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Hepatotoxicity, predominantly in the form of asymptomatic, transient increases in the concentrations of serum transaminases, has been observed in clinical trials with KADCYLA [see ADVERSE REACTIONS]. Serious hepatobiliary disorders, including at least two fatal cases of severe drug-induced liver injury and associated hepatic encephalopathy, have been reported in clinical trials with KADCYLA. Some of the observed cases may have been confounded by comorbidities and/or concomitant medications with known hepatotoxic potential.
Monitor serum transaminases and bilirubin prior to initiation of KADCYLA treatment and prior to each KADCYLA dose. Patients with known active hepatitis B virus or hepatitis C virus were excluded from Study 1 [see Clinical Studies]. Reduce the dose or discontinue KADCYLA as appropriate in cases of increased serum transaminases and/or total bilirubin [see DOSAGE AND ADMINISTRATION]. Permanently discontinue KADCYLA treatment in patients with serum transaminases > 3 x ULN and concomitant total bilirubin > 2 x ULN. KADCYLA has not been studied in patients with serum transaminases > 2.5 x ULN or bilirubin > 1.5 x ULN prior to the initiation of treatment.
In clinical trials of KADCYLA, cases of nodular regenerative hyperplasia (NRH) of the liver have been identified from liver biopsies (3 cases out of 884 treated patients, one of which was fatal). Two of these three cases of NRH were observed in the randomized trial (Study 1) [see ADVERSE REACTIONS]. NRH is a rare liver condition characterized by widespread benign transformation of hepatic parenchyma into small regenerative nodules; NRH may lead to non-cirrhotic portal hypertension. The diagnosis of NRH can be confirmed only by histopathology. NRH should be considered in all patients with clinical symptoms of portal hypertension and/or cirrhosis-like pattern seen on the computed tomography (CT) scan of the liver but with normal transaminases and no other manifestations of cirrhosis. Upon diagnosis of NRH, KADCYLA treatment must be permanently discontinued.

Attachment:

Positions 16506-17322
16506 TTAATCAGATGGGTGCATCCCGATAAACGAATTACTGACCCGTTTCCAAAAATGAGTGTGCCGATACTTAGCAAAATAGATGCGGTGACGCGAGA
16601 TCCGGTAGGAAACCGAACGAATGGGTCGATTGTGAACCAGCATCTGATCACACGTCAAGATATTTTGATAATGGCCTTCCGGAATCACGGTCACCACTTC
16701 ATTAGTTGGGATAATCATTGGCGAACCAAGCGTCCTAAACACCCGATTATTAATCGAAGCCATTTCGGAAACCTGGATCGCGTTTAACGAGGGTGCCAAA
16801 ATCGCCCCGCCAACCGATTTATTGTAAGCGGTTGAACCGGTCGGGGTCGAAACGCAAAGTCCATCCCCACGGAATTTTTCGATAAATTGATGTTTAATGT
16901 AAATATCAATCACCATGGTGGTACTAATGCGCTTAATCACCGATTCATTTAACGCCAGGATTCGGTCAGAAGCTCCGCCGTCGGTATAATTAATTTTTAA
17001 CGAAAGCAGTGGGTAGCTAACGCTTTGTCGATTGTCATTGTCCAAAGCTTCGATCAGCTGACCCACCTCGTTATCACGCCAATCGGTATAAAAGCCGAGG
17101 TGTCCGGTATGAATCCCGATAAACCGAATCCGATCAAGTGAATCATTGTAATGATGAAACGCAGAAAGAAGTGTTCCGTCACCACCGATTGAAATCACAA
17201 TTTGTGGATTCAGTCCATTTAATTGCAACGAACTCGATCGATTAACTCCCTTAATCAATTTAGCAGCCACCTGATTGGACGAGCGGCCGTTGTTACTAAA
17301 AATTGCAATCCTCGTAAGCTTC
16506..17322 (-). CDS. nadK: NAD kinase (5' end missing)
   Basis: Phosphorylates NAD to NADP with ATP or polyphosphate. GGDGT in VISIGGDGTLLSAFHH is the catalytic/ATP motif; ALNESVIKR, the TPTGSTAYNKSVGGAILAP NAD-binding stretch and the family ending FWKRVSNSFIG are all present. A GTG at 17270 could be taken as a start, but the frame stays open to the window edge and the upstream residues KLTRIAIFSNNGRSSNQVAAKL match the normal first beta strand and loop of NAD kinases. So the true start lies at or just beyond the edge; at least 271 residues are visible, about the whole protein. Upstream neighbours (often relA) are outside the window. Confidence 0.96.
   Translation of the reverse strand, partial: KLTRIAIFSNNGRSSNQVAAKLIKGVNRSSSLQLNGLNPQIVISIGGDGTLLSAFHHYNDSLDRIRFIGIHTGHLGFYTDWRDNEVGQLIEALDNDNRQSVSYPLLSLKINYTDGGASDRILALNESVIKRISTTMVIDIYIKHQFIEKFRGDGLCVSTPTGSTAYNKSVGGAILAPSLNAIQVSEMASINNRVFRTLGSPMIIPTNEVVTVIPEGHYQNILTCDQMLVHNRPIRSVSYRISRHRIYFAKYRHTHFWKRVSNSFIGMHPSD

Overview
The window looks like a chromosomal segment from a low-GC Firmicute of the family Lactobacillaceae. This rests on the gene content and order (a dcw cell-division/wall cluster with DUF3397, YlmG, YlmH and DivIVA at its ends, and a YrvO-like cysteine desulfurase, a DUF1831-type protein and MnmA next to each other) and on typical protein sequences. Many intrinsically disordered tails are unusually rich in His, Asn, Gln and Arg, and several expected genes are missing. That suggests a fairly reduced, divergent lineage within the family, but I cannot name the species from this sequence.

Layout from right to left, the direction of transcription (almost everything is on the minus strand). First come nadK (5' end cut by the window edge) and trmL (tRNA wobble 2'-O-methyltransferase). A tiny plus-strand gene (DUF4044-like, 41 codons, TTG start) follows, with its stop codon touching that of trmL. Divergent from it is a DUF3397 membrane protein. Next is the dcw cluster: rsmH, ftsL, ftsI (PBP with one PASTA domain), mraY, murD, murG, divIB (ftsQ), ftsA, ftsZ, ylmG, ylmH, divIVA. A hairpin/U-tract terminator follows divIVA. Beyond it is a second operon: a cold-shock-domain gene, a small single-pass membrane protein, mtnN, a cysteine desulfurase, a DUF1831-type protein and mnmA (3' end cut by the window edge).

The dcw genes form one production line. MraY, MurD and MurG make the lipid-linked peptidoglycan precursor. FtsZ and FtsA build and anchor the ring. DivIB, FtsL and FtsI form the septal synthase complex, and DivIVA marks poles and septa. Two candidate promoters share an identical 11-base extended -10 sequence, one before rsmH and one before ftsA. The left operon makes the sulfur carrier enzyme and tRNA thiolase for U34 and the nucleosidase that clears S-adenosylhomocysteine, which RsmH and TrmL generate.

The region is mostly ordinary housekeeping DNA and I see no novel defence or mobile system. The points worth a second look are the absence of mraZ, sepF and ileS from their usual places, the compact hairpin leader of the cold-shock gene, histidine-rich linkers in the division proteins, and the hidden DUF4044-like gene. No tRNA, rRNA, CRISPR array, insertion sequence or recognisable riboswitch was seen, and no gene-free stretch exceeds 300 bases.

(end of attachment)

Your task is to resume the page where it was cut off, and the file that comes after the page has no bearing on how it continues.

Left Ventricular Dysfunction
Patients treated with KADCYLA are at increased risk of developing left ventricular dysfunction. A decrease of LVEF to < 40% has been observed in patients treated with KADCYLA. In the randomized trial (Study 1), left ventricular dysfunction occurred in 1.8% of patients in the KADCYLA-treated group and 3.3% of patients in the lapatinib plus capecitabine-treated group [see ADVERSE REACTIONS].
Assess LVEF prior to initiation of KADCYLA and at regular intervals (e.g. every three months) during treatment to ensure the LVEF is within the institution's normal limits. Treatment with KADCYLA has not been studied in patients with LVEF < 50% prior to initiation of treatment. If, at routine monitoring, LVEF is < 40%, or is 40% to 45% with a 10% or greater absolute decrease below the pretreatment value, withhold KADCYLA and repeat LVEF assessment within approximately 3 weeks. Permanently discontinue KADCYLA if the LVEF has not improved or has declined further [see DOSAGE AND ADMINISTRATION]. Patients with a history of symptomatic congestive heart failure (CHF), serious cardiac arrhythmia, or history of myocardial infarction or unstable angina within 6 months were excluded from Study 1 [see Clinical Studies].
KADCYLA can cause fetal harm when administered to a pregnant woman. Cases of oligohydramnios, and oligohydramnios sequence manifesting as pulmonary hypoplasia, skeletal abnormalities and neonatal death were observed in the postmarketing setting in patients treated with trastuzumab, the antibody component of KADCYLA. DM1, the cytotoxic component of KADCYLA, can cause embryo-fetal toxicity based on its mechanism of action.
Verify the pregnancy status of females of reproductive potential prior to the initiation of KADCYLA. Advise pregnant women and females of reproductive potential that exposure to KADCYLA during pregnancy or within 7 months prior to conception can result in fetal harm.
Advise females of reproductive potential to use effective contraception during treatment and for 7 months following the last dose of KADCYLA [see Use in Specific Populations].
Cases of interstitial lung disease (ILD), including pneumonitis, some leading to acute respiratory distress syndrome or fatal outcome have been reported in clinical trials with KADCYLA. Pneumonitis at an incidence of 0.8% (7 out of 884 treated patients) has been reported, with one case of grade 3 pneumonitis. Signs and symptoms include dyspnea, cough, fatigue, and pulmonary infiltrates. These events may or may not occur as sequelae of infusion reactions. In the randomized trial (Study 1), the overall frequency of pneumonitis was 1.2% [see ADVERSE REACTIONS].
Permanently discontinue treatment with KADCYLA in patients diagnosed with ILD or pneumonitis.